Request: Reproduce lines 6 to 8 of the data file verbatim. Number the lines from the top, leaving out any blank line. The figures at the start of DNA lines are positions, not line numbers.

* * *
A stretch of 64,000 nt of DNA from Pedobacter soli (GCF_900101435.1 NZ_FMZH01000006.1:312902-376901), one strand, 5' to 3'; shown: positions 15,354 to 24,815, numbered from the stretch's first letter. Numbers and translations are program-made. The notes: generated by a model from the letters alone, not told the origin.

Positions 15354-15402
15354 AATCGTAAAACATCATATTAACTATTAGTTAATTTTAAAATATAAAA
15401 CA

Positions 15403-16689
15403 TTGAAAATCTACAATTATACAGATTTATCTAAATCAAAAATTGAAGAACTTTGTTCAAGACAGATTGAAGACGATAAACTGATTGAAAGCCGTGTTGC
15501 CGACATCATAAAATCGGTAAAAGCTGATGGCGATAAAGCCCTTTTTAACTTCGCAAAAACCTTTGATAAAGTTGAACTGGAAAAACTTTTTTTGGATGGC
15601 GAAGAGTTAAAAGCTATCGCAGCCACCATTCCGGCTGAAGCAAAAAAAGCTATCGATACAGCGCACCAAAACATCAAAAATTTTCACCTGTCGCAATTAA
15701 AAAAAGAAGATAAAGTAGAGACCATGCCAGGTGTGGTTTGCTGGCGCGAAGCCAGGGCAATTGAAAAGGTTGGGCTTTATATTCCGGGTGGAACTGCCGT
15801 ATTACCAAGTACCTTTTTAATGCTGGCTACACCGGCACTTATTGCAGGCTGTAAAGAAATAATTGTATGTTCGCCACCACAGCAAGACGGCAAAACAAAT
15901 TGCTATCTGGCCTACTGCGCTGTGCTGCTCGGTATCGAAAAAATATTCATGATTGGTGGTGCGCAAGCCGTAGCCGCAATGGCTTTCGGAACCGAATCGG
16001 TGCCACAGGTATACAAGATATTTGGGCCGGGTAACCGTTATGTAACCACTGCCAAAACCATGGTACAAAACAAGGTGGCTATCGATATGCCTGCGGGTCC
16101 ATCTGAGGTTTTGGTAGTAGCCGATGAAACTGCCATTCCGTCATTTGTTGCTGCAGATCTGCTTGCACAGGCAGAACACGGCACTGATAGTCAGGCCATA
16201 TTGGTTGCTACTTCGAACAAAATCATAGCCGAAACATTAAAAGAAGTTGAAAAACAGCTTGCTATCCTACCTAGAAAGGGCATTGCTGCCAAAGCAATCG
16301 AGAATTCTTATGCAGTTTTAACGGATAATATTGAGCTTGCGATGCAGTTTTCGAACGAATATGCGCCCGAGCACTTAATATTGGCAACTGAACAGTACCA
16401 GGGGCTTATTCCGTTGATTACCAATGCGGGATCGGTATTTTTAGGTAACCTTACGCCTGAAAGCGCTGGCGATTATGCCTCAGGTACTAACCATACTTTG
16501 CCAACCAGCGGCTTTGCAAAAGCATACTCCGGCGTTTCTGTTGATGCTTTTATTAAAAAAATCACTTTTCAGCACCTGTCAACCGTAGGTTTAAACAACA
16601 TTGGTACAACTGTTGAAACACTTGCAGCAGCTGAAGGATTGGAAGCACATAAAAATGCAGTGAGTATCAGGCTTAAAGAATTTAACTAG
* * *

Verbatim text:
15403 TTGAAAATCTACAATTATACAGATTTATCTAAATCAAAAATTGAAGAACTTTGTTCAAGACAGATTGAAGACGATAAACTGATTGAAAGCCGTGTTGC
15501 CGACATCATAAAATCGGTAAAAGCTGATGGCGATAAAGCCCTTTTTAACTTCGCAAAAACCTTTGATAAAGTTGAACTGGAAAAACTTTTTTTGGATGGC
15601 GAAGAGTTAAAAGCTATCGCAGCCACCATTCCGGCTGAAGCAAAAAAAGCTATCGATACAGCGCACCAAAACATCAAAAATTTTCACCTGTCGCAATTAA